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Thursday, July 10, 2014
The New York City Cab Driver Who Changed My Life in 10 Minutes
The (New) World Trade Center: Tower 1
My last night in New York City the cab driver taking us to dinner asked me where I was from. “Texas,” I said defensively. Everyone thinks Texans are wealthy because we are from the “Land of Bush and Oil,” so I deflected and asked him where he was from. After more prodding, he started
to tell me his story, and it moved me to tears.
He grew up in poverty in Bangladesh but left for New York City 25 years ago at 40 years old. His family wasn't able to come to the U.S. for 12 years. It took him that long to get legal
citizenship and safely bring them over.
He labored long hours for years as a bus boy in a
restaurant at an age when his body was already tired. His English was broken, but from what I understood, he said the restaurant
owner noticed his work ethic, asked him work as a cook and soon after applied for his green card. He said
after five years he took an exam and then got approval for citizenship. The mere memory of that day un-furrowed his brows and brightened his eyes. He missed his family and could now move them to New York as planned. All this time, his wife and six children were
living back in Bangladesh—a country so poor he said most people work 12
hours to earn one American dollar.
Once a legal citizen, his family moved, and he hoped to
provide them with a world of opportunities. He started driving a taxicab. He
said, as a cab driver, his extended family at home considers him wealthy, so he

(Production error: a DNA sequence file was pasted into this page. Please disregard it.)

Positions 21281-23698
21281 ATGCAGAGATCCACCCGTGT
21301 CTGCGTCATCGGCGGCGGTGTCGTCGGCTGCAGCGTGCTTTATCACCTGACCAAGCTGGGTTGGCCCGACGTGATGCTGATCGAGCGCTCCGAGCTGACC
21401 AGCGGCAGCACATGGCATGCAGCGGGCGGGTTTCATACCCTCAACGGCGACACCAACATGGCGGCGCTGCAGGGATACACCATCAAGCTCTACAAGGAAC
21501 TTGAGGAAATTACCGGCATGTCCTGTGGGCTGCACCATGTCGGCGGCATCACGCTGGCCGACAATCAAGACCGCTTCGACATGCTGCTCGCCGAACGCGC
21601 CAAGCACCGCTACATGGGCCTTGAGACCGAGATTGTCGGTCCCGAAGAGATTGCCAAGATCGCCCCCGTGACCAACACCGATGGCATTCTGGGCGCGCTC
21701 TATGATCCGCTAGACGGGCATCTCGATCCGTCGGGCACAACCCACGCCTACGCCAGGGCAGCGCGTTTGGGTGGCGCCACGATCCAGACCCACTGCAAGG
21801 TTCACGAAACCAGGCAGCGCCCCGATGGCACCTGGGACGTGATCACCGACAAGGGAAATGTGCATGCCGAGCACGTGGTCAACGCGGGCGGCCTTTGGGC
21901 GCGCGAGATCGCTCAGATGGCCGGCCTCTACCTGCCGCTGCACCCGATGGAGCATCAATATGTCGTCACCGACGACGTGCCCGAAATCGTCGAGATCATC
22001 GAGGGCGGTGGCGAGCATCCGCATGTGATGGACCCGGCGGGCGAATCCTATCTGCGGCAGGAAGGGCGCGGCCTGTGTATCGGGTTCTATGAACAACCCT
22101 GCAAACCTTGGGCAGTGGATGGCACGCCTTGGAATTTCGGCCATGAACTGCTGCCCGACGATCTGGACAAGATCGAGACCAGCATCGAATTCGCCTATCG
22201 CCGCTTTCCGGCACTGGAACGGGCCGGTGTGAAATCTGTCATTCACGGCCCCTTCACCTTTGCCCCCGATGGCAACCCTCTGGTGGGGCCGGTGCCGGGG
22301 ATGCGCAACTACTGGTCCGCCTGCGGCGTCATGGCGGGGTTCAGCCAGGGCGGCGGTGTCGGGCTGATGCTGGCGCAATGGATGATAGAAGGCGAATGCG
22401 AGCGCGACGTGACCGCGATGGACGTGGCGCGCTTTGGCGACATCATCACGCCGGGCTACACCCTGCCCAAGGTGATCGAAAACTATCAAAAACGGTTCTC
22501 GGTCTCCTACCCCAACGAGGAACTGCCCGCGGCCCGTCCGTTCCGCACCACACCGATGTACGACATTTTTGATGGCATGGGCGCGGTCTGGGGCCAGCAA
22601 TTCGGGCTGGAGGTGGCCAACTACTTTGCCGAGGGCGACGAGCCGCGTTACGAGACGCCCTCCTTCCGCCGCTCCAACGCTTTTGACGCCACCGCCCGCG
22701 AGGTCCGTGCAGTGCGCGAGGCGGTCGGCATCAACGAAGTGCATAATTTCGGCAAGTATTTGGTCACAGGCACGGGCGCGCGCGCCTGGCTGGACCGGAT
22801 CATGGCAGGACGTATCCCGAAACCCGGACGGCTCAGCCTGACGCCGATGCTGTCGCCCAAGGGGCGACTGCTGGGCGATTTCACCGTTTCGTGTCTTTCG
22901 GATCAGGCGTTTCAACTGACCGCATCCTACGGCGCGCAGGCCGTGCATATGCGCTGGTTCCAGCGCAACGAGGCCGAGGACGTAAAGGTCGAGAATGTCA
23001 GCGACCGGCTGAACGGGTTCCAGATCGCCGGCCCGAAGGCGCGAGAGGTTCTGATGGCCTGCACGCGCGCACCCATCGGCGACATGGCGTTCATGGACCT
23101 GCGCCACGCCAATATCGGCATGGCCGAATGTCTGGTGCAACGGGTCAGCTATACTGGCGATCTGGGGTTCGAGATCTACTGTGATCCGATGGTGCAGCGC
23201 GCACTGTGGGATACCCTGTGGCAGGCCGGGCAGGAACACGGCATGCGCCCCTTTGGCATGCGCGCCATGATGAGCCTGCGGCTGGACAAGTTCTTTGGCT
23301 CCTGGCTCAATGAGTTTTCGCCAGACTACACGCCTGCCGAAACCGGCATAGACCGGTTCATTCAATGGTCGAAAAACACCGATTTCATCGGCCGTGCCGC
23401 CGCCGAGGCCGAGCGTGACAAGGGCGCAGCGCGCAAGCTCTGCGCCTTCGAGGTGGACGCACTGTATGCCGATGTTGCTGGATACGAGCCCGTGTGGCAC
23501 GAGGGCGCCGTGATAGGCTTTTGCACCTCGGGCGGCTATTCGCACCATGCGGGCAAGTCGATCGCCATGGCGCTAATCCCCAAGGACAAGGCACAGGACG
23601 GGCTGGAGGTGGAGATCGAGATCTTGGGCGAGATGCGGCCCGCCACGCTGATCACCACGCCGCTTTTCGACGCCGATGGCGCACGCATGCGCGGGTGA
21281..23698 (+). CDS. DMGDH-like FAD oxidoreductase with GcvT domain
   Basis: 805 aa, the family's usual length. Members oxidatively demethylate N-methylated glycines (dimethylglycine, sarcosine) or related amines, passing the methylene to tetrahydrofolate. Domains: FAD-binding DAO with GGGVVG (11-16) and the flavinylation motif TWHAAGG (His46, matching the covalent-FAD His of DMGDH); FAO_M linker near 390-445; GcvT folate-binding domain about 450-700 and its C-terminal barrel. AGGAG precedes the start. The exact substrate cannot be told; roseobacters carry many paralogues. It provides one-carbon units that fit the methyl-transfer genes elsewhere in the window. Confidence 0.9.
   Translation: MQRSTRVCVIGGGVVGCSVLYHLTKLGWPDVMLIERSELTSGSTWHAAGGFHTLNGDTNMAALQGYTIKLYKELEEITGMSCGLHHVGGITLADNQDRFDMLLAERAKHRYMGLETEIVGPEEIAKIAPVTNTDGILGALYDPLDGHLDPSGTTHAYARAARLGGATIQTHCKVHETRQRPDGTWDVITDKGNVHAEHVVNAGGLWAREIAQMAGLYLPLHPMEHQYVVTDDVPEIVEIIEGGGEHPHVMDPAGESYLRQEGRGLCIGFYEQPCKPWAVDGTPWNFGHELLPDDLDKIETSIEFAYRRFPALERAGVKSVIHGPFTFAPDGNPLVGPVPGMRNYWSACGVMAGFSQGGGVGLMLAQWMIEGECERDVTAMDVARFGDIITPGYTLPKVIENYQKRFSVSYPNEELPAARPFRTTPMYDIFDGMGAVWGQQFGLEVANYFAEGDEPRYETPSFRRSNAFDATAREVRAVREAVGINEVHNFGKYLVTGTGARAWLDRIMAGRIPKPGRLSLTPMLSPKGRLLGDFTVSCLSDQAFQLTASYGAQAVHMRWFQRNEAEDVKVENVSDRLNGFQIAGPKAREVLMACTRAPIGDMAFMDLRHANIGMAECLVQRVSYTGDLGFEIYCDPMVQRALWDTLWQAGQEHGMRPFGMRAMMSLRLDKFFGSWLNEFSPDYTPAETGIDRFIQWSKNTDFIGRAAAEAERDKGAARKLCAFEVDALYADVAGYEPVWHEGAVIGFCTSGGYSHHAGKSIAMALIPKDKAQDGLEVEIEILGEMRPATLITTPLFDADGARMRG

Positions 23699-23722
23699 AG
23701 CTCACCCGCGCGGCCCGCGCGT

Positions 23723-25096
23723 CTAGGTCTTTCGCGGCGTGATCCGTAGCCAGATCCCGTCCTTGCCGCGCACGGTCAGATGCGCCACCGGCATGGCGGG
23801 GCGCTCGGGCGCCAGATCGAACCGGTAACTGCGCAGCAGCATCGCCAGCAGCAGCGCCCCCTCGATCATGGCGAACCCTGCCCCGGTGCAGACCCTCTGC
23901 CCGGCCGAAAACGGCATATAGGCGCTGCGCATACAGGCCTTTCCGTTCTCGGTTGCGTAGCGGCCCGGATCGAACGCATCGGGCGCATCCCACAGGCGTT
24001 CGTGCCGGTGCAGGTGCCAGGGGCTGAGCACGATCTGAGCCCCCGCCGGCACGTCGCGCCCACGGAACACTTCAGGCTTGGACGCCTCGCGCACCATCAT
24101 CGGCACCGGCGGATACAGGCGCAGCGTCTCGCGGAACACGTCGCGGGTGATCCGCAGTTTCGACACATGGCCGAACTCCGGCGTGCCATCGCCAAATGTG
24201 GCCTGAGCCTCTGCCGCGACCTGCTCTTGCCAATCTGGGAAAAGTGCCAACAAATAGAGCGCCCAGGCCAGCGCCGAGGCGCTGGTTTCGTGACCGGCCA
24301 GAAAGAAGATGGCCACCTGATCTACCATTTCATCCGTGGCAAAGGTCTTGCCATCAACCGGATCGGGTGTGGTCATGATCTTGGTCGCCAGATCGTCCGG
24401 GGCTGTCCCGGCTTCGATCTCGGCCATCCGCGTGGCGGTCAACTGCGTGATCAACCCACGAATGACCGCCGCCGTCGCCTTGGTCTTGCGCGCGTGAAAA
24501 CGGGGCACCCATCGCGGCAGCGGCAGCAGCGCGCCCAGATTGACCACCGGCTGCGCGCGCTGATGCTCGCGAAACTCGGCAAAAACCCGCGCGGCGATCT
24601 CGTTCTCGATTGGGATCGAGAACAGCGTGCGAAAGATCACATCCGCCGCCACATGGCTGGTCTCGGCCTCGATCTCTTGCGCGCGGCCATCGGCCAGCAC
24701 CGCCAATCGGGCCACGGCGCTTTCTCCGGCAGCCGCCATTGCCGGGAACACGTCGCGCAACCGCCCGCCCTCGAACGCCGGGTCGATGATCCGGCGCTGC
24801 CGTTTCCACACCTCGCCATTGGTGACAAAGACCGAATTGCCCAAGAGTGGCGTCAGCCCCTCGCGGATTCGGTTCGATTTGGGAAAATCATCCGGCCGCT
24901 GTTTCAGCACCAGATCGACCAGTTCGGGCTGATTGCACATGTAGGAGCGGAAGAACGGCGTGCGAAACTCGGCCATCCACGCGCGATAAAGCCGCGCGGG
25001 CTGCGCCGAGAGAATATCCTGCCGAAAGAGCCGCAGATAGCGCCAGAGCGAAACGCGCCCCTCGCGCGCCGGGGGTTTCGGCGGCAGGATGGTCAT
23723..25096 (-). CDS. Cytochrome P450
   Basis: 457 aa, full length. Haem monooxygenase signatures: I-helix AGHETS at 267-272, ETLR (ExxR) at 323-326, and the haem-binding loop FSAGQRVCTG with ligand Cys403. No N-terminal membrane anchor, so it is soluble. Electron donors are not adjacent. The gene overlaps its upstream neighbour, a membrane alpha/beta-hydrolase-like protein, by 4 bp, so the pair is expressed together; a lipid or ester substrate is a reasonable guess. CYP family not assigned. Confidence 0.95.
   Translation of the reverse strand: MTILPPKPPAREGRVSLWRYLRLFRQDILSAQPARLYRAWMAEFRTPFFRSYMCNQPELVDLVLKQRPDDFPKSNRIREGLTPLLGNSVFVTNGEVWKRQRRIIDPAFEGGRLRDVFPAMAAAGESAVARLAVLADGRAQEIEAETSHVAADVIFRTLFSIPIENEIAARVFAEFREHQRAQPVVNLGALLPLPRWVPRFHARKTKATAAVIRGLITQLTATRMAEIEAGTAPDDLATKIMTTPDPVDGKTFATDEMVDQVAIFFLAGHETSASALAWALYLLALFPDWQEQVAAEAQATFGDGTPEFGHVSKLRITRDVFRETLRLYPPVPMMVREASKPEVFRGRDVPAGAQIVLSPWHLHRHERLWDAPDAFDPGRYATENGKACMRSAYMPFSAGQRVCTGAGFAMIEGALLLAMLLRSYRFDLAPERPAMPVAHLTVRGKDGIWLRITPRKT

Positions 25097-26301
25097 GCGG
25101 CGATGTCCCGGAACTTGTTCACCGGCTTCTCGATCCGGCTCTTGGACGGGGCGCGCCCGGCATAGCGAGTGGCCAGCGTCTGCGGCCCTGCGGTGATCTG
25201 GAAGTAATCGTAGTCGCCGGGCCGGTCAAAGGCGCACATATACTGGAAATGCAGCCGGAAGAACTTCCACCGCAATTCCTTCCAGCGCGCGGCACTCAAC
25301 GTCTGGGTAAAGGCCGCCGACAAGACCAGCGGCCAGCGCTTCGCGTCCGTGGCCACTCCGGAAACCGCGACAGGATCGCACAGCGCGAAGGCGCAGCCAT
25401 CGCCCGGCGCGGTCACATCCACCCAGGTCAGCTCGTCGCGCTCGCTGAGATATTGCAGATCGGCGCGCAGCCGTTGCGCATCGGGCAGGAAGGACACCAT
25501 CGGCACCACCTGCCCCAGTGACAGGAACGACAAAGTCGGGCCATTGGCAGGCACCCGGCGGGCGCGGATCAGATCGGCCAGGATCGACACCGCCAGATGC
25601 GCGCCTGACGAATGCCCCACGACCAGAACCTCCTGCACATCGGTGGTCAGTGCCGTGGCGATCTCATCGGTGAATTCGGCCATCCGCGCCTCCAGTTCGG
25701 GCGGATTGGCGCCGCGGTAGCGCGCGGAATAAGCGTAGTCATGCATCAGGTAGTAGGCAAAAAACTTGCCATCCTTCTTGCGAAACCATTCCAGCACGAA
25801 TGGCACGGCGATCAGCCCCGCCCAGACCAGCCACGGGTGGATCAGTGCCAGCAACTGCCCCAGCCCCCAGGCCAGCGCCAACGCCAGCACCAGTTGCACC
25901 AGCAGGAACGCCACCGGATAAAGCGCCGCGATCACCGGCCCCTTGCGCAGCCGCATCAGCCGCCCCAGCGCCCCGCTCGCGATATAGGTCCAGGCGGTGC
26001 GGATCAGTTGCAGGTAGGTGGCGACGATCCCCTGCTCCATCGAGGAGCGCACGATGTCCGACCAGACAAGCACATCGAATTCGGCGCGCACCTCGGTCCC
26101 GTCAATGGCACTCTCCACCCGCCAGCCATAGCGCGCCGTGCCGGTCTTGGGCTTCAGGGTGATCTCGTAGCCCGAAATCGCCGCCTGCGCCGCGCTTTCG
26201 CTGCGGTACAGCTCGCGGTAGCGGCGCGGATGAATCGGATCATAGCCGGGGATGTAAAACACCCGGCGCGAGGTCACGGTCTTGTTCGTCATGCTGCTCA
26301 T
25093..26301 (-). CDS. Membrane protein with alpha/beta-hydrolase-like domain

sends a few hundred dollars back to his to them in Bangladesh. It was obvious from his tone that this act was his pleasure, not a burden or obligation.
He said he spends his life suffering for
others and future generations, as he felt he should. His frame was small, his head and face, bald, and his eyes big, sweet and brown. He looked like a boy with wrinkles. He didn’t feel sorry for
himself, but painted a picture of self-sacrifice most of us Americans can’t
comprehend. The Dalai Lama calls the U.S. the most individualistic nation in the world—a culture that tends to fend for themselves and nobody else. But
Mother Theresa reminded us through her selfless acts that joy is found in serving others. When we serve
ourselves it is never good enough.
The cab driver became passionate and said first generation immigrants in
America never have it easy so why would he. He then asked about my forefathers. I said my family goes back six or seven generations. He reminded me they probably didn’t have it easy when they
first came from Ireland and Scotland to have what I have today. I was humbled.
In just one generation, he changed the direction of his family's path. He said in the U.S. all you have to do is work hard, but in Bangladesh working hard still ends in suffering and poverty. His hard work is manifest in his six children’s success—his eldest son has his MBA and works in
finance, his daughters got their education degrees to teach, and his younger
twin sons will soon finish their masters in chemical and electrical engineering.
I learned in my tour of the Financial District that the
first immigrant processed through Ellis Island was 15-year-old Annie Moore. She
traveled alone with her two little brothers for 12 days at sea. Her parents
were already in New York looking for work and new opportunities. They eventually
reunited, but the road wasn't easy. She married young, had 11 children but only five lived into adulthood. She died at 47 of heart failure. I can't help but wonder where her descendants are now. This New York Times piece gives us some clues.
The cab driver said if he were born in the U.S. he would have
studied hard to be a doctor. In Bangladesh he said he was a shaman-like character helping
cancer patients and treating other ailing people who couldn’t afford medical
care. This guy was not just a cab driver. The bus boy is never just a bus boy, a mother not just a mother, and a CEO never just a CEO.
Everyone has a story, we just have to ask the right questions. We all have something to learn from our fellow humans.
After ten minutes we arrived at the restaurant. I tipped him and said "thank you for sharing your story."